Cycling mums and dads will inspire a new generation of champs says Roche
The Bike to Work scheme which has lured tens of thousands of employees to take up cycling will produce a new generation of champions, according to former great Stephen Roche.
Earlier this week, the Government gave the Bike to Work scheme the green light to continue, with those who bought bikes during the first year of operation becoming eligible to buy a new one this year.
But Roche, who was yesterday inducted into the Giro d'Italia Hall of Fame, believes the real legacy will be in the years to come.
"You have all these mams and dads who have got bikes in the last few years. Now you see them out on Sundays doing decent long rides.
"They will begin encouraging their kids to get on the bikes as a sport and point them in that direction rather than say, soccer or rugby. In the years to come, we will have champions who can be traced back to the Bike to Work Scheme," he said.
It's now 27 years since Roche's all conquering period in cycling.
In a remarkable few months in 1987, he won the triple crown of professional cycling: the Giro d'Italia, pictured above, the Tour De France and the World Road Race championships.
That astonishing triumph by the Dubliner was recalled yesterday when he was inducted into the Giro d'Italia Hall of Fame at a special ceremony in the shadow of the Giant's Causeway.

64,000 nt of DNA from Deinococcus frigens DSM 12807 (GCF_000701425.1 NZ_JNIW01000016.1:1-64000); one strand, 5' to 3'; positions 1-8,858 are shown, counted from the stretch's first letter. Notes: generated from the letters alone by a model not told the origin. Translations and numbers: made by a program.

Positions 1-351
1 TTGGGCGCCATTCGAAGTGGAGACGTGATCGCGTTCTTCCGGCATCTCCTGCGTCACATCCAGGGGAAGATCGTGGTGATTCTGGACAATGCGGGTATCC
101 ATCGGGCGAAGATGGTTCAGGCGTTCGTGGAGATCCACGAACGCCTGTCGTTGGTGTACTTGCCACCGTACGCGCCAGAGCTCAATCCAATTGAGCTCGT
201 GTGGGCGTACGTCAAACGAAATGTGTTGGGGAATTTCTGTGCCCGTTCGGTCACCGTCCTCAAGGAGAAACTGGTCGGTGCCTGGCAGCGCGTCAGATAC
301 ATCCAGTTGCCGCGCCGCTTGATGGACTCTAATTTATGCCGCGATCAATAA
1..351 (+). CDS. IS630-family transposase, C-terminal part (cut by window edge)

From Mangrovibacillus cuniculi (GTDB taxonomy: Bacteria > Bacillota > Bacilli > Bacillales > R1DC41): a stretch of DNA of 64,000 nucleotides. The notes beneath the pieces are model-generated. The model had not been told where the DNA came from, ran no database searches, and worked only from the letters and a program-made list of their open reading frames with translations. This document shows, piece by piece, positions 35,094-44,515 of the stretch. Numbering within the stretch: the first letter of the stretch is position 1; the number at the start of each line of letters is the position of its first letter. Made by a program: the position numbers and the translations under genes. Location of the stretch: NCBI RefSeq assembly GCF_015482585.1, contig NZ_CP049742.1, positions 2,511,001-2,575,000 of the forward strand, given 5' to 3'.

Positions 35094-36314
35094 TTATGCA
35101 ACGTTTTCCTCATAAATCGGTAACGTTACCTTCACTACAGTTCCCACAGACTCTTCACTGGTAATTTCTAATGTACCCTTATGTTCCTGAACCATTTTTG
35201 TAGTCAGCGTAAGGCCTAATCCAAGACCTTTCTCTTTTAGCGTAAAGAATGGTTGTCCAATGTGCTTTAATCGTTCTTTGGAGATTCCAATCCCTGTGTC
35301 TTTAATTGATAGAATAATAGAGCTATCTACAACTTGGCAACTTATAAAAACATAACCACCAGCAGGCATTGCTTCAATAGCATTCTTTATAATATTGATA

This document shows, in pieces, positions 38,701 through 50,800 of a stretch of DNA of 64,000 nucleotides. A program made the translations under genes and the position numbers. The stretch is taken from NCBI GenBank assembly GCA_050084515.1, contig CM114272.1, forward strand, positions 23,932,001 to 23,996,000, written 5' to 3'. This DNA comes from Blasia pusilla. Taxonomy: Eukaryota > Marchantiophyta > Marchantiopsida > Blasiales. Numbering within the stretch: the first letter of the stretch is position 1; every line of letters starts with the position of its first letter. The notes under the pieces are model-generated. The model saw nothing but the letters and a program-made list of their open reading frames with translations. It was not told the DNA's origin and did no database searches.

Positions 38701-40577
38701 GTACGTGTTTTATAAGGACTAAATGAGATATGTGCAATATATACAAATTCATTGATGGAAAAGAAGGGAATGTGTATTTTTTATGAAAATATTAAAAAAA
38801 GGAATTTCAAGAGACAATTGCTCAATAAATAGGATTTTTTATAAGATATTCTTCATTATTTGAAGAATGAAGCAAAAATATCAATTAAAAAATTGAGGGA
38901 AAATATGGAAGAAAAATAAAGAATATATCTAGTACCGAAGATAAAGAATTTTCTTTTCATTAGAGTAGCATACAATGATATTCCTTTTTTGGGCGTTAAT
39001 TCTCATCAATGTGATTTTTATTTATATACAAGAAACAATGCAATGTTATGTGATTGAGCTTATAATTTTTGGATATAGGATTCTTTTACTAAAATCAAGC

The ceremony attended by the world cycling press, including a large contingent from Italy, ahead of the Giro coming into Ireland between May 9 and 11.
The Grand Partenza or "Big Start" will take in three stages around Belfast, the Giant's Causeway coast and finally Armagh to Dublin, with an expected sprint finish in the capital's Merrion Square.
This year's Irish start has a special resonance for Roche. His son, Irish independent and Independent.ie diarist Nicolas Roche will be riding for the Maglia Rosa, as well as his nephew Dan Martin.
Roche says the Giro victory (left) was a highlight of his career. "I made friends that remain with me to this day. To receive the Hall of Fame is very touching."
Alan Clarke, chief executive of the Northern Ireland Tourist Board, said 775 million people will watch the Big Start in Ireland. "We want this to showcase the very best this country has to offer," he said.
Roche said the people of Northern Ireland had embraced the Giro's arrival on these shores. I think when people in the Republic see the start in Belfast the excitement will build," he said.